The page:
There are certain apparent truisms which fall from the mouths of some of those involved in disclosure / discovery / document retention which it seems pointless to correct. They are not wrong, exactly, or are at least founded in something which is not wrong, but are summaries so concise as to conceal the complexities of the reality.
You must disclose all documents relevant to the matters in issue is the one which comes my way most often. Useful word, relevant, and actually quite difficult to avoid when describing in general terms what makes a document disclosable in UK litigation. What makes it wrong, despite its usefulness, is that it was a term of art in pre-CPR (that is, pre-1999) discovery (the actual words were relating to matters in question) and its use now obscures the fact that the present test does not merely use different words, but actually means something very much narrower than the old Peruvian Guano test (see Relevant is irrelevant for disclosure).
Another favourite, heard recently, is they are all our documents, so data protection is not an issue which worries us. It might worry the Information Commissioner though, to say nothing of those individuals who can, at the least, claim a joint interest in ownership of the data.
A third is we destroy everything afer six years when the limitation period expires. There are, of course, many good reasons for destroying documents well before their sixth birthday, but a belief that they were valuable the day before that and became of no use as the candles were blown out on their sixth cake is not one of them. You might well get rid of them earlier after an assessment that the risk of needing them was small relative to the cost of keeping them. You might keep them for longer on the basis that they governed contractual relations for as long as the contract subsisted, not just for six years from the making of it. Precisely six years from the date of creation may be convenient, but is rarely going to be as just right as it sounds.
Christina Turton of Barclays fell into none of these traps in an interesting summary of Barclays’ document retention policies at the IQPC Information Retention and E-Disclosure Management conference last week. When Barclays came to consider limitation periods, it was found that 400 different sets of limitation periods applied to documents within their care. The problem of deciding what to keep and what to destroy is quite hard enough without having to decide which period (or periods, since any one document may fall under more than one set of regulations) applied to it. The differing periods were pruned to a more manageable set in a risk-based approach which took account of relevant regulations, cost and the realities of life. The document retention schedule was reduced to a one page document.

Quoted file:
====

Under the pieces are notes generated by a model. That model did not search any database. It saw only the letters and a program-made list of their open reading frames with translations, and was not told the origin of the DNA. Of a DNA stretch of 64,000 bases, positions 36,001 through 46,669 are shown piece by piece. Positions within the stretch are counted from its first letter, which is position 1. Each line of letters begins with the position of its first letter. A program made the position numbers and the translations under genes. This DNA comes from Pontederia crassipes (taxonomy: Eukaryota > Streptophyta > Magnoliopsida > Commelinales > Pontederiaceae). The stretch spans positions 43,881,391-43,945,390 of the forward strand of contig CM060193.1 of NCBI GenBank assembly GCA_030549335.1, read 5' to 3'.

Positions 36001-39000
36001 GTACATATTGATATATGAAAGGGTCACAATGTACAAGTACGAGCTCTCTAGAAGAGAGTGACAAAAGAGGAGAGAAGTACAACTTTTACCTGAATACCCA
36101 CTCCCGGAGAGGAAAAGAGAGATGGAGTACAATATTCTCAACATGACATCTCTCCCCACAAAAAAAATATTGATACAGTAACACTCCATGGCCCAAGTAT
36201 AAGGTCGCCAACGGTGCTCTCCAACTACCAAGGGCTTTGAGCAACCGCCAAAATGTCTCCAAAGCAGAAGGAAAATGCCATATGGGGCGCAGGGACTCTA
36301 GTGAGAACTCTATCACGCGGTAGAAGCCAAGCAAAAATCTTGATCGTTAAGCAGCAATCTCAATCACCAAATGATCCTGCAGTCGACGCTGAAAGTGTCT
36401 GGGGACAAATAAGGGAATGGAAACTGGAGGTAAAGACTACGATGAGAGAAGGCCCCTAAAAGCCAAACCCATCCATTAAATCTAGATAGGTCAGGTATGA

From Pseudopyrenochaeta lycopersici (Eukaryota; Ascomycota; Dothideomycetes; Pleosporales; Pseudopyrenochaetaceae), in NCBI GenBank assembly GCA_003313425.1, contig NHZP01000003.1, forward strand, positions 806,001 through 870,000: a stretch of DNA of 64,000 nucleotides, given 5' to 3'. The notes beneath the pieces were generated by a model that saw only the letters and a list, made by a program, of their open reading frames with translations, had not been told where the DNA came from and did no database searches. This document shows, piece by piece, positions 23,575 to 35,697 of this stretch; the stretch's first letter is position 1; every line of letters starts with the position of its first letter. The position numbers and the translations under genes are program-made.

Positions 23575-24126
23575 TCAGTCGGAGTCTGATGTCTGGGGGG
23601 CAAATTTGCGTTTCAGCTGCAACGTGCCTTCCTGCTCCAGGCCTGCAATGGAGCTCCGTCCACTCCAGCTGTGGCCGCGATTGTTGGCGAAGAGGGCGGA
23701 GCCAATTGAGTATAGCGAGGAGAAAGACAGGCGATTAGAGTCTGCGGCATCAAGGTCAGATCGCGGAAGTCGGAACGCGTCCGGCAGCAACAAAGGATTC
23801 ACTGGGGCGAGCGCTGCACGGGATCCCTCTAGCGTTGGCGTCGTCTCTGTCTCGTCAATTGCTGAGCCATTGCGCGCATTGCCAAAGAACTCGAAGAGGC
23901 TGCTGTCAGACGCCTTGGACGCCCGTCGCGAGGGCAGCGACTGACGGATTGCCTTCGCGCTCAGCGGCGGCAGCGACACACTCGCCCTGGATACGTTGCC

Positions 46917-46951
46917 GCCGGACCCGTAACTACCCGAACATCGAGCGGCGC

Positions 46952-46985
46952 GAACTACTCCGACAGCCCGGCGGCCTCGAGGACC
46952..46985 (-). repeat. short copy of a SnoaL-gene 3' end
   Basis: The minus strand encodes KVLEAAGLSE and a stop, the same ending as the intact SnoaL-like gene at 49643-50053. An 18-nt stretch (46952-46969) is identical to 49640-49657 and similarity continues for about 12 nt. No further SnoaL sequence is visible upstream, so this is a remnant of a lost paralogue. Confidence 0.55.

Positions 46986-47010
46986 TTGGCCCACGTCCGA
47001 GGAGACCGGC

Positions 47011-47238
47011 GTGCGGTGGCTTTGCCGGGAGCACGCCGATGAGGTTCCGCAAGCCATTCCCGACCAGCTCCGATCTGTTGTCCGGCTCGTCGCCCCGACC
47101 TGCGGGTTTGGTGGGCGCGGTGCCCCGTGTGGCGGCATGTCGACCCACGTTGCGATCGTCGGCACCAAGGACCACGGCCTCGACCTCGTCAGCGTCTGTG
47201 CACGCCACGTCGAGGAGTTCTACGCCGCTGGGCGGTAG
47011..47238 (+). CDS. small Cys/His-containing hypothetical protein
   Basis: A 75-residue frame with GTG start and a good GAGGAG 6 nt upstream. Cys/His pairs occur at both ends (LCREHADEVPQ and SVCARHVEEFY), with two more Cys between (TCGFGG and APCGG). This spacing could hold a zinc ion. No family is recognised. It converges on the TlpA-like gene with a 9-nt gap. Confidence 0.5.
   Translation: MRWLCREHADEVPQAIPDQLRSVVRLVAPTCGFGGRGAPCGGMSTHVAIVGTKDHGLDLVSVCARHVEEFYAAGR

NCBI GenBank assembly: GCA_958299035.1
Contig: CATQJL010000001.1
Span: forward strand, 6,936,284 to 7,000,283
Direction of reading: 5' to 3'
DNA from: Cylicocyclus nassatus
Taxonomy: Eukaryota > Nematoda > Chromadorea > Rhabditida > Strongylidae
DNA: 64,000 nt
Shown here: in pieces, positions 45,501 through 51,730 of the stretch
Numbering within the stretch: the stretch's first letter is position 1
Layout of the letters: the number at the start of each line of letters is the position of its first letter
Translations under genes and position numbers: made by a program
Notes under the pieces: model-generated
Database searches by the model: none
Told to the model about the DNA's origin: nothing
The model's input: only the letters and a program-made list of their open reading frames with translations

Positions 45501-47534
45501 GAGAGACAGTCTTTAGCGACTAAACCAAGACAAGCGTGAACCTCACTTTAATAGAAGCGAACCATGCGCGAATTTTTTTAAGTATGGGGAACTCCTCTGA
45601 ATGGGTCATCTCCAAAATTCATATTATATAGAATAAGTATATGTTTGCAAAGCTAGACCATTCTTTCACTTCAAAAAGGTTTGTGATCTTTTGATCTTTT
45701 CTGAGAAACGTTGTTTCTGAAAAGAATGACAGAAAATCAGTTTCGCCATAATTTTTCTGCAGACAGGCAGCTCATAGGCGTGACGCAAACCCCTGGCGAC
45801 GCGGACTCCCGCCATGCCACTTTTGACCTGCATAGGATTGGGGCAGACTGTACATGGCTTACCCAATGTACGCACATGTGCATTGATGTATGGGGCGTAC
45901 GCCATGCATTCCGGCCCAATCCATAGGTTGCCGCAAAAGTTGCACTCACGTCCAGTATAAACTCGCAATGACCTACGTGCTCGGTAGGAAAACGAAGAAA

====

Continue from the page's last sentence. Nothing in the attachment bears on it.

A three year mandatory period for keeping mortgage documents did not, for example, reflect the reality that many mortgages last for 25 years. The policy now requires that they be kept for six years after the account was closed, a basis which gives rather better effect to the contractual risk. Reading around the subject before writing this, I find that BT’s data retention policy requires data to be kept for 6 years and one quarter after account closure, with different (and very much shorter) periods for credit card details and e-mail addresses This is, I think, a widely accepted standard.
The familar (and useful) 80/20 rule applies to the new and shorter list of retention periods at Barclays – 80% of the documents have the same retention period and 20% have varying ones.
One of the interesting aspects of attending such conferences, is that you hear of widely different solutions to what is, in essence, the same problem – I am talking here of broad approaches rather than detailed policies, which are necessarily tailored to the organisation. The poles (as in “poles apart”) are policies to delete documents almost as soon as they are created and policies which keep almost anything for ever. Inevitably, you do not find (on the platforms anyway) people who say that they have not given the subject a moment’s thought, have no policy, and do not really foresee a problem when the regulator poles up one breakfast-time, or the external lawyers ask for “all the documents” about some pending or actual litigation.
If one believes the surveys, these companies are in the majority. I am not sure that this is in fact how it is for most of them. What I think happens is that the subject has come up (although probably not at the suggestion of the company’s lawyers) and has sat at the bottom of the board meeting agendas, thankfully deferred from meeting to meeting, too vast to contemplate.
Sanjay Bhandari of Ernst & Young, speaking about this in an earlier session, said that “there is no need to boil the ocean”, a phrase which summarised exactly what many such companies feel as they watch the Terabytes accumulating, and which implies the possibility of a measured response to the problem – and measuring the problem is a good start. I have heard an in-house lawyer say at another conference that her company had considered the subject of document retention in some detail and decided that the balance of risk against expense did not justify large investment in systems, policies and procedures – they feared neither regulator nor litigation, and were willing to take the expense of dealing with them as and when they arose.
That may well be right in their particular circumstances. They had considered the facts and made a decision advisedly. That is very different from gaping at the ocean of data and deciding that it is too big a problem to be considered.